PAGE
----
health centre Current Affairs - 2020

Tuberculosis: India renames its programme; WHO endorses India developed tech-TrueNAt MTB

On January 17, 2020, Government of India renamed its National TB Control Programme to National Tuberculosis Elimination Programme. Also, the WHO (World Health Organization) recently endorsed on technology developed by Indian scientists to detect the disease called TrueNat MTB in terms of accuracy.


GoI has renamed the programme to National Tuberculosis Elimination Programme. The name change is in line with the goal of India in eliminating the disease by 2025. This is five years ahead of the goal of United Nations Sustainable Development target.

This will give big thrust to people working towards elimination of tuberculosis. Also, with the WHO stating that TruNat MTB, the molecular test developed by Indian Scientists has greatest accuracy, has increased India’s confidence in eliminating the disease as planned


The TrueNat test a new molecular test that can diagnose Tuberculosis in one hour. The test uses polymerase chain reaction to detect bacteria. The device that conducts the test is battery operated.

India’s plans

The TrueNat MTB kit is to be available at community health centres as a first step. Slowly, it is to be extended to the primary health centres as well. There are around 5,500 to 6,000 primary health centres in the country.

Leprosy and Polio

Previously renaming was also done for leprosy and polio programmes. In 1983, National Control Programme was renamed to National Leprosy Eradication Programme. Also, in case of Polio, National Programme for Control of Polio myelitis was renamed to Polio eradication Programme.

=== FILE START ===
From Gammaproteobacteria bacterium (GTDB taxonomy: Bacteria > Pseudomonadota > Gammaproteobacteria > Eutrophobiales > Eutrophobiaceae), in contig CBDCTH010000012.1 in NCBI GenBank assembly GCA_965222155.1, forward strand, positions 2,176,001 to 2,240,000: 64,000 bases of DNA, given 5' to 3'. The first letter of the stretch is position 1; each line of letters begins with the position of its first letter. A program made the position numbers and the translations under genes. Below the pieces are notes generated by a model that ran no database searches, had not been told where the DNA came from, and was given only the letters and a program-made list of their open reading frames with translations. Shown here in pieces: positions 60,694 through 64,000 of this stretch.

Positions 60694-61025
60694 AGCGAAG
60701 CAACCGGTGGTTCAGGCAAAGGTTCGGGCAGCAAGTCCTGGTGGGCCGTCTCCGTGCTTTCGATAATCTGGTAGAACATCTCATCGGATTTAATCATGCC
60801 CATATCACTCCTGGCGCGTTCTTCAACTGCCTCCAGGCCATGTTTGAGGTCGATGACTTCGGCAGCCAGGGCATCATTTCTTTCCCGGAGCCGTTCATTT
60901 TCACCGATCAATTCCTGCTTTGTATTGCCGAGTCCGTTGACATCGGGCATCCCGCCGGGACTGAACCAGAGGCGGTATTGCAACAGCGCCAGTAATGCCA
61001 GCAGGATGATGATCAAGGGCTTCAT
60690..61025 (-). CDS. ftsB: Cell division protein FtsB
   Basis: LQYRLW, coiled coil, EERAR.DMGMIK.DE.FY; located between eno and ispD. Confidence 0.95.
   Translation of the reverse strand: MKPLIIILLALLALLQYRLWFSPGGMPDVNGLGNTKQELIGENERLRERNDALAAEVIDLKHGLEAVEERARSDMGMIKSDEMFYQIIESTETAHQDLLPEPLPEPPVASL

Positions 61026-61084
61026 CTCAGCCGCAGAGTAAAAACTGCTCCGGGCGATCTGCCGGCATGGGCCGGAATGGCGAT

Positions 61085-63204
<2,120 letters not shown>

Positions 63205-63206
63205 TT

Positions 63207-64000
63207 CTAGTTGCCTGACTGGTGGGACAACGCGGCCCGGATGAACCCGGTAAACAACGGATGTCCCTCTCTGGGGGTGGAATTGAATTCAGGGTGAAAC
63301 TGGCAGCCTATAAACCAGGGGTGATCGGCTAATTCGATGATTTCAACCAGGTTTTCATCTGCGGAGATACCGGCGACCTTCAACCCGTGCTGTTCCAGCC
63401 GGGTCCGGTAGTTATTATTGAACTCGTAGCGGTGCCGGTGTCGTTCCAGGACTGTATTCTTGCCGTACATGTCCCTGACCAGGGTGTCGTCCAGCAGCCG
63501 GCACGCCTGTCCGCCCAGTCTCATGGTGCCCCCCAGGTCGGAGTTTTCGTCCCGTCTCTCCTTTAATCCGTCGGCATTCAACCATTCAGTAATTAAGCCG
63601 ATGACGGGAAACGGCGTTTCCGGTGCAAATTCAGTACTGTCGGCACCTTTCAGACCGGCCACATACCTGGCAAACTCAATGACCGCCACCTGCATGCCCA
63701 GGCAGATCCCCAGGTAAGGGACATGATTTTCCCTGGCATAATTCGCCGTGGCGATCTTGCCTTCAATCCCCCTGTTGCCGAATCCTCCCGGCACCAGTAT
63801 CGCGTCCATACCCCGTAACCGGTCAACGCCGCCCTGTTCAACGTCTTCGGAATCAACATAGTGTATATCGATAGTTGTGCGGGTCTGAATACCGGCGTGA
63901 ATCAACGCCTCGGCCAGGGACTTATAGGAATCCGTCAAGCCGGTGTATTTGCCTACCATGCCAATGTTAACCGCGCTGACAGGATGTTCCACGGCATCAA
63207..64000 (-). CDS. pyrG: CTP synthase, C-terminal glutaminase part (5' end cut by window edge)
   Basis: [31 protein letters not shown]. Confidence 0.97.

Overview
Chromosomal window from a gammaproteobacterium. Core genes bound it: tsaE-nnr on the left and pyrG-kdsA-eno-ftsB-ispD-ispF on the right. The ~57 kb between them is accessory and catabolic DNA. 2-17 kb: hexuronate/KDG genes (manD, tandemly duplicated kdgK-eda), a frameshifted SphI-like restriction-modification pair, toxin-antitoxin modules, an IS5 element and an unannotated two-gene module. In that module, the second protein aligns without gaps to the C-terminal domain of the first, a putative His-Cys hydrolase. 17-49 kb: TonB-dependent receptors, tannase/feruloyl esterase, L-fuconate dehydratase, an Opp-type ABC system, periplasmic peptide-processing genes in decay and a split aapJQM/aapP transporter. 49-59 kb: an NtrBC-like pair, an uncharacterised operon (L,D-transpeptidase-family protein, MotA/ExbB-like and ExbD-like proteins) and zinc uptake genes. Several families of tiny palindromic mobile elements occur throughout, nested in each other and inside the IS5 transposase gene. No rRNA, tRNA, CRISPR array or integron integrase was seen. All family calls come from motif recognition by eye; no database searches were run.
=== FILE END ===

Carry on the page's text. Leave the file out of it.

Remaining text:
WHO releases Global Health Challenges for 2020

Every year, the World Health Organization releases list of Global Health Challenges of the forth coming year. This year, on January 13, 2020, the organization had released the top global health challenges for the year.

Global Health Challenges

The list included 13 potential threats. The foremost threat was Anti-Microbial Resistance (AMR) and climate crisis. The 2 threats have been on the top for the previous year, 2019 as well. The report says around 7 million people are affected because of climate change. Climate change has increased malnutrition and is fueling the spread of infectious diseases such as malaria. The other threats that have topped the list includes influenza epidemic and spread of infectious diseases such as HIV, malaria and tuberculosis.

More than one-quarter of death is due to stroke, heart attack, chronic respiratory disease and lung cancer. The chances of these diseases are increased by raising levels of air pollution.

A new entrant to the list of top 13 potential threats is Lack of Access. The report says that around a third of world population lack access to vaccines, diagnostic tools, medicines and other essential health products.

Shortage of health care workers is also the major global concern. WHO says that another 18 million health workers are required by 2030.

Above of all unhealthy food diets is also major threat. Lack of food, unhealthy diets and unsafe food are responsible for one-third of global disease burden.

Other Threats

The threats are not only diseases-related. It also includes other threats such as social media, infrastructure, human resources and new technologies. The misinformation about diseases in social media is a major threat as it is spread false fears among people. Also, delivering health care in conflict ridden areas is also the biggest challenge according to WHO.